Gold Line backers reach accord with Monrovia landowner
Facing a 2015 construction deadline and the uncertainty of a long court fight, the builders of a San Gabriel Valley light-rail project have agreed to pay a Monrovia property owner $24 million to settle six lawsuits related to a dispute over the price officials offered him for his land.
Under the settlement, the Gold Line construction authority will give George Brokate of Excaliber Property Holdings his asking price for 4.8 acres in Monrovia that are needed for a maintenance yard for the Foothill extension, which will run from Pasadena east to Azusa.
Brokate’s attorneys contended, among other things, that rail officials undervalued their client’s property on the southwest corner of Evergreen and Shamrock avenues at $5.8 million during condemnation proceedings.
The lawsuits are part of a yearlong battle with Brokate, who lodged a separate conflict-of-interest complaint involving the rail agency with the state attorney general last year. It alleges that authority board members held multiple government positions that could clash with the rail project, a potential violation of a state provision against incompatible office holding.
Three board members resigned, but subsequent changes in state law allowed them to return to the authority. Thus far, only one of those who stepped down, L.A. City Councilman Ed Reyes, has been reappointed.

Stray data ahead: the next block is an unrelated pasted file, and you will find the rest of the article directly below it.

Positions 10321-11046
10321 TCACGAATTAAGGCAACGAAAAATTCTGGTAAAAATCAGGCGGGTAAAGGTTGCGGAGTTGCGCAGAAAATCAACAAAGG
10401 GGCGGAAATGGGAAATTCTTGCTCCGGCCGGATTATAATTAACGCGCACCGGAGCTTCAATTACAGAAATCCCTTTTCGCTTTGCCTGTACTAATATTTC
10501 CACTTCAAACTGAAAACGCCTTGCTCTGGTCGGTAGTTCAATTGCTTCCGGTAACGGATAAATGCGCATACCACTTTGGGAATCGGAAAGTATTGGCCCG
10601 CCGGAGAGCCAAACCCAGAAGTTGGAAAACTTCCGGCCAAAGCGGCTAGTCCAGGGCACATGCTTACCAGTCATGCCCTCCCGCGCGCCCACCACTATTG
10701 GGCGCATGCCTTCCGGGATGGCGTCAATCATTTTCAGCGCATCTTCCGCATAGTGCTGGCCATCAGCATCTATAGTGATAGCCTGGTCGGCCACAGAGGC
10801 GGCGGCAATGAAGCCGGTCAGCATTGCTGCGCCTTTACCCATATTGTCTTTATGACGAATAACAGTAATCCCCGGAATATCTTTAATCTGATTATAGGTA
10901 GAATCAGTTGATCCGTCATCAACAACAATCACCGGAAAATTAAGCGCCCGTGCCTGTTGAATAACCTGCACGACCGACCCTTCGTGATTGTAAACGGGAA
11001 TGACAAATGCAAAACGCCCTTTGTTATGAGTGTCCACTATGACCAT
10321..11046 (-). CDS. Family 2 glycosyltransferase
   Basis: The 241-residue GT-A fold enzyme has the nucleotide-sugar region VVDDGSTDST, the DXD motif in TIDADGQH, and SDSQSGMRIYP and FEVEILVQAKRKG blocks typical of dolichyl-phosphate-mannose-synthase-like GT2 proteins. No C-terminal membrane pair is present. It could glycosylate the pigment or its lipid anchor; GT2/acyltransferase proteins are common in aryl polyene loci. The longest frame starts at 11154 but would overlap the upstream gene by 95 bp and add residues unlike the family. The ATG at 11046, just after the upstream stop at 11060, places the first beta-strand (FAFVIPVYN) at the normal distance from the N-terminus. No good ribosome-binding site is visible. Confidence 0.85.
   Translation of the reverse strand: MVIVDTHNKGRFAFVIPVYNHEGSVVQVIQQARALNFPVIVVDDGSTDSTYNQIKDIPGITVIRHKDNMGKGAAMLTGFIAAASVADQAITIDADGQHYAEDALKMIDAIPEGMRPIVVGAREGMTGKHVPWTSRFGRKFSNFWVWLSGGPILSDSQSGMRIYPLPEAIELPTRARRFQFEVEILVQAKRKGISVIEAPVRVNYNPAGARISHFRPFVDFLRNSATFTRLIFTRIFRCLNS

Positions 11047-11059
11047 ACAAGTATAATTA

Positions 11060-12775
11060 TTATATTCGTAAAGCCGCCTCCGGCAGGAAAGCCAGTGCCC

Light-rail officials say the settlement, reached late last week, will help the $735-million project stay on budget and meet its scheduled completion date in September 2015. The authority estimated that a protracted court fight could have resulted in a two-year delay and increased costs by $100 million.
“Although we feel confident that we would have prevailed on the legal issues over time, the delay caused by the legal process and the uncertainties related to continuing [condemnation efforts] were very risky,” said Glendora Mayor Doug Tessitor, chairman of the construction authority’s board of directors.
Christopher Sutton, one of Brokate’s attorneys, said the authority had suffered several legal setbacks, including a court order for a new environmental analysis of alternative maintenance facility sites.
The Gold Line agency also faced a Feb. 22 trial date in another case involving Brokate’s allegations that a $486-million construction contract for the Foothill extension was awarded without competitive bids. Rail officials deny any impropriety, saying the selection process resulted in three companies as finalists.
“My client got exactly what he wanted or else he would have wanted a full trial,” Sutton said. “It was not about the money. He wanted to draw attention to what he thought was misconduct by the Gold Line.”
The settlement ends four lawsuits brought by Brokate and two eminent domain actions filed by the construction authority to obtain his property. One Brokate case alleged that Monrovia violated a 2004 court settlement in which the city agreed not to pursue condemnation proceedings against his land.
In addition to the Gold Line, the newest settlement covers other entities, including the L.A. County Metropolitan Transportation Authority and Monrovia.
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